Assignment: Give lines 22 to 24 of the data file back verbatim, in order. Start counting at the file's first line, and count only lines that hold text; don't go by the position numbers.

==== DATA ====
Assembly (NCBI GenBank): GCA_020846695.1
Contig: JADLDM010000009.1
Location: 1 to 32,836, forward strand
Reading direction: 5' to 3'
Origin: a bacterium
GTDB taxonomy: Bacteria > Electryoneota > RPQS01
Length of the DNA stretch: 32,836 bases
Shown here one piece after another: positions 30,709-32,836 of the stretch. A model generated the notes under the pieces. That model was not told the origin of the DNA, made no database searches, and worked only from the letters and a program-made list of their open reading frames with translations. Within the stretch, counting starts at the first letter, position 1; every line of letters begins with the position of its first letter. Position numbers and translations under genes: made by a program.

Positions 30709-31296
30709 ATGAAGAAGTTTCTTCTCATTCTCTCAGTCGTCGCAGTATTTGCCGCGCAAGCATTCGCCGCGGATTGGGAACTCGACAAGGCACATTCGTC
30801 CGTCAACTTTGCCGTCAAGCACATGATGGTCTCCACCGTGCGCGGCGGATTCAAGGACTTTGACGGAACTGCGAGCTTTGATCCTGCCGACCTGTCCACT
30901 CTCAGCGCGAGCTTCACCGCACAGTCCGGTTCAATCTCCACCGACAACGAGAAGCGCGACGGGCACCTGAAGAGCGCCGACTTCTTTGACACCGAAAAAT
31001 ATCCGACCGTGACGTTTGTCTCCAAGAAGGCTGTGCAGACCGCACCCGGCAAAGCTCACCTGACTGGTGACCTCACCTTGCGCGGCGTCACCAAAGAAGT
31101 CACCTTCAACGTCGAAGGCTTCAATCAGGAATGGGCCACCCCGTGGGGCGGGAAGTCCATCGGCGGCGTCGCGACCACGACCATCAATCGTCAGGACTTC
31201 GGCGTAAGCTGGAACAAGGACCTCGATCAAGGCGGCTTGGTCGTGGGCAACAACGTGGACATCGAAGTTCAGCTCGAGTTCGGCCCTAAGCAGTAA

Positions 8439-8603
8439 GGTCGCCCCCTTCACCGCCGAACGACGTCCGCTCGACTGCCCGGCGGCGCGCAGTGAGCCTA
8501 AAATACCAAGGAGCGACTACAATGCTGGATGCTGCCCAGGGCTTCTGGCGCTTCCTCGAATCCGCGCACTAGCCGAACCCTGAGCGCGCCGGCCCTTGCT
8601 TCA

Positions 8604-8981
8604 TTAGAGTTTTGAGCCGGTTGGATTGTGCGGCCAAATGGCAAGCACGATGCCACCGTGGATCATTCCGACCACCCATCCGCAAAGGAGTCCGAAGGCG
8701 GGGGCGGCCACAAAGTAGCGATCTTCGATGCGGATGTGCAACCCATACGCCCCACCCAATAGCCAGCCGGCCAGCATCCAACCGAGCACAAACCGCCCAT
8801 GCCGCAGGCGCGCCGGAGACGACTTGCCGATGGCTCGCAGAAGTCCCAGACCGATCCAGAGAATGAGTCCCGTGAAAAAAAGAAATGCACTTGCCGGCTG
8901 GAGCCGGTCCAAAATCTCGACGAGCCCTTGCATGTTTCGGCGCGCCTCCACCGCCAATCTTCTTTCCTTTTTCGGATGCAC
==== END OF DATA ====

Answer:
8701 GGGGCGGCCACAAAGTAGCGATCTTCGATGCGGATGTGCAACCCATACGCCCCACCCAATAGCCAGCCGGCCAGCATCCAACCGAGCACAAACCGCCCAT
8801 GCCGCAGGCGCGCCGGAGACGACTTGCCGATGGCTCGCAGAAGTCCCAGACCGATCCAGAGAATGAGTCCCGTGAAAAAAAGAAATGCACTTGCCGGCTG
8901 GAGCCGGTCCAAAATCTCGACGAGCCCTTGCATGTTTCGGCGCGCCTCCACCGCCAATCTTCTTTCCTTTTTCGGATGCAC